Hearing Asofsky yelling that he couldn't breathe and seeing his legs kicking, Scott knew he had to get more help and fast.
"I went about halfway up the embankment and made another attempt to get out on my radio and it finally went through," he said.
Out of breath from running and lifting, and fearing that he might not make the connection again, Scott relayed as much information as he could in one transmission.
Later, his colleague Tracy Lillard, who was listening on her radio in her squad car, told him the transmission was garbled and what they heard was that somebody had been hit by a car and that medical help was needed. Other troopers thought it might have been Scott who was hit.
The dispatcher heard enough to send plenty of help. That included the last available ambulance from Rantoul, other District 10 troopers, including detectives who had been pressed into storm patrol, District 21 troopers from the Ashkum post, and Rantoul police.
"Once I knew they heard me and I got the information out, I went back to the car to try to attempt to get him out again," said Scott.
The man who had hit Asofsky, Nicholas Carter, 21, of Chicago, and his girlfriend had remained in the Dodge Caliber. Scott had them get out to lighten the vehicle then pressed Carter and a good Samaritan, whose name he didn't get, into service.
"I just looked at the other two and said, 'On three, we're lifting' and told the friend, 'When we lift, you pull.'"
Scott grabbed the wheel well again and with the assistance of the other two men on the left front quarter of the Caliber, they heaved.
"I felt the car rise and the young man's friend was able to pull him clear of the vehicle and we set it back down," he said, estimating that Asofsky was under the 3,052-pound vehicle 3 to 4 minutes.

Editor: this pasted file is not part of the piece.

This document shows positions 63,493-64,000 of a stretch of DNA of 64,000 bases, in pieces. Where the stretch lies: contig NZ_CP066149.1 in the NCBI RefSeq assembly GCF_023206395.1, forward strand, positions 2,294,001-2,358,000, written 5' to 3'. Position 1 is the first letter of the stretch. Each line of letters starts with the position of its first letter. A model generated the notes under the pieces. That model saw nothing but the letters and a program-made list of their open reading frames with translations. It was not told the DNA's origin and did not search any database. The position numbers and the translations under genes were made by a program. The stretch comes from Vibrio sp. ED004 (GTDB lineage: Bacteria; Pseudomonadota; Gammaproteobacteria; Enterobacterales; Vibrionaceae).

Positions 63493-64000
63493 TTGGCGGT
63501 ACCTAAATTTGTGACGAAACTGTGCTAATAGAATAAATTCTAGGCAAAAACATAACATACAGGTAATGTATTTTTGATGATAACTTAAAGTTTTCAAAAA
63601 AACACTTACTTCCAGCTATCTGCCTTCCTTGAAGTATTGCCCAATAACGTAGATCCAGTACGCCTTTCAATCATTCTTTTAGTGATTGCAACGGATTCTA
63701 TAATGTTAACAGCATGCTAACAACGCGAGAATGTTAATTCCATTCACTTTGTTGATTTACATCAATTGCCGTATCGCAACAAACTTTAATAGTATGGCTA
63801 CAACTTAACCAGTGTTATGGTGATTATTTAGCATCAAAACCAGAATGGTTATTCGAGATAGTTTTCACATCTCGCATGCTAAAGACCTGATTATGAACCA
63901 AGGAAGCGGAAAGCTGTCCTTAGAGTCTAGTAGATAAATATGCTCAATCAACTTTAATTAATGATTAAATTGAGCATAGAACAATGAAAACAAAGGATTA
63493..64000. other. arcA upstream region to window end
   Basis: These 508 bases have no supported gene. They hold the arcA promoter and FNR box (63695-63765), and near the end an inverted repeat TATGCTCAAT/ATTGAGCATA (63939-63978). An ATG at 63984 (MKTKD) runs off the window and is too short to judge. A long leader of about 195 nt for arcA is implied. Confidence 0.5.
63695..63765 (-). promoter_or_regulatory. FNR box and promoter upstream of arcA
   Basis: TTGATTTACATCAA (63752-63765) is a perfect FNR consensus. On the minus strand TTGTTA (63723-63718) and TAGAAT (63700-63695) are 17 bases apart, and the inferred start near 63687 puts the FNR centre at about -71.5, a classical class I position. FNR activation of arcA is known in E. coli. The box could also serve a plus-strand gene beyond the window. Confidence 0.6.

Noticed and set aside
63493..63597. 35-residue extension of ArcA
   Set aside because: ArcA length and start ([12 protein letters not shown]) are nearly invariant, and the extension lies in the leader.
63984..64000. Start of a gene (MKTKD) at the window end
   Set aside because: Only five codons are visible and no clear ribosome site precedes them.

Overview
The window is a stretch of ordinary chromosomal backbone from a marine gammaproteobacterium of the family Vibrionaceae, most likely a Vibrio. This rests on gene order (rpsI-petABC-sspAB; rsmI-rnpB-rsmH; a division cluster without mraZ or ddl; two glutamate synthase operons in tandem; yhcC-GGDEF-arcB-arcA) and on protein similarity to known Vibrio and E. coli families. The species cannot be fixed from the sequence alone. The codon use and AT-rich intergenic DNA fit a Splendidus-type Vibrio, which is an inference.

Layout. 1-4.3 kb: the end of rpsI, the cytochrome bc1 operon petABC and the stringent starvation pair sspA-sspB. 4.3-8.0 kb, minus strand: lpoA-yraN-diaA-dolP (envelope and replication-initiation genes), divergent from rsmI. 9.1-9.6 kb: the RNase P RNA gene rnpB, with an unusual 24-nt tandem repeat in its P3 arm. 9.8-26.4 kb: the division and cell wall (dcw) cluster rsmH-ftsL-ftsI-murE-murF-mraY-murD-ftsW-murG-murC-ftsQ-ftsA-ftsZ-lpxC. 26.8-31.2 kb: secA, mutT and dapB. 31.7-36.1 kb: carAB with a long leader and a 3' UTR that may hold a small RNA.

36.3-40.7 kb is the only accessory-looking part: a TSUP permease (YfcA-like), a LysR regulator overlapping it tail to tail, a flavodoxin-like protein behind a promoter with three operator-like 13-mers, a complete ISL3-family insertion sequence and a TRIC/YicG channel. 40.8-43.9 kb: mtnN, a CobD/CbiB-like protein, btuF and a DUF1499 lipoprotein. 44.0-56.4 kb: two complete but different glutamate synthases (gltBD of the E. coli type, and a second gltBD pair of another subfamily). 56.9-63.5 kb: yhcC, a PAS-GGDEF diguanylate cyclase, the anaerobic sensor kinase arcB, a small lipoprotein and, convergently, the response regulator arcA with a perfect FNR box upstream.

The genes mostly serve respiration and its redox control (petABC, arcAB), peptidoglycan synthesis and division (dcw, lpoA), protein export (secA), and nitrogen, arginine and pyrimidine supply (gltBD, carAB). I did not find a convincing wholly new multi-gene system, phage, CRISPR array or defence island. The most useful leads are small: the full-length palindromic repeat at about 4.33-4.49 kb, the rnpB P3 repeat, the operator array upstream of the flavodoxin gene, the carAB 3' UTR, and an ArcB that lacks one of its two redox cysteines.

With Asofsky bleeding heavily from a cut on his left side and another on his head, Scott ran back across the interstate to get his medical bag. By the time he got back, Carter had helped the shivering, wet, injured Asofsky into the back of the Caliber.
As Scott tended Asofsky's wounds, he continued to talk to him calmly, asking him questions, trying to stave off shock.
"He was answering all my questions. He's a senior at the UI, a journalism major. He had just come back from Austin, covering the NCAA tournament run," Scott said.
Scott said he and a District 21 trooper helped the two paramedics get Asofsky on a backboard and loaded into the ambulance before turning his attention to Carter.
"He was very quiet. I could tell what happened was really bothering him and he was very concerned," Scott said. "He had that thousand-mile stare. I told him, 'I think he's going to be OK. Accidents happen. I want to thank you for helping me lift the car off him. You helped save his life.'"
"You could just see the weight lift off him, it looked to me," said Scott, who said he hated to write Carter a ticket but felt he had to, given that Carter admitted he was going 65 to 70 mph, far too fast for Monday's driving conditions.
Scott said he hadn't gone more than 40 mph on the highways all day and said patchy, snow-covered highways often fool drivers.
"You can't just ramp it back up to highway speed when you have that stuff. It wasn't a good choice on his part, but in my opinion, he redeemed himself," Scott said.
Scott said he checked on Asofsky at Carle late Monday afternoon before heading home to his wife and three sons in Tolono.
"He was upbeat ... talkative. He said, 'I just want to thank you for lifting that car off me. I had 30 to 45 seconds of air left. I'm thankful you got me out when you did.' That was a good feeling."
Recently certified as an accident reconstruction specialist, Scott repeated the warning that troopers proclaim every time there's snowfall: Slow down and stay in your car if you're in an accident.
"Cars are built to withstand impacts. You are not."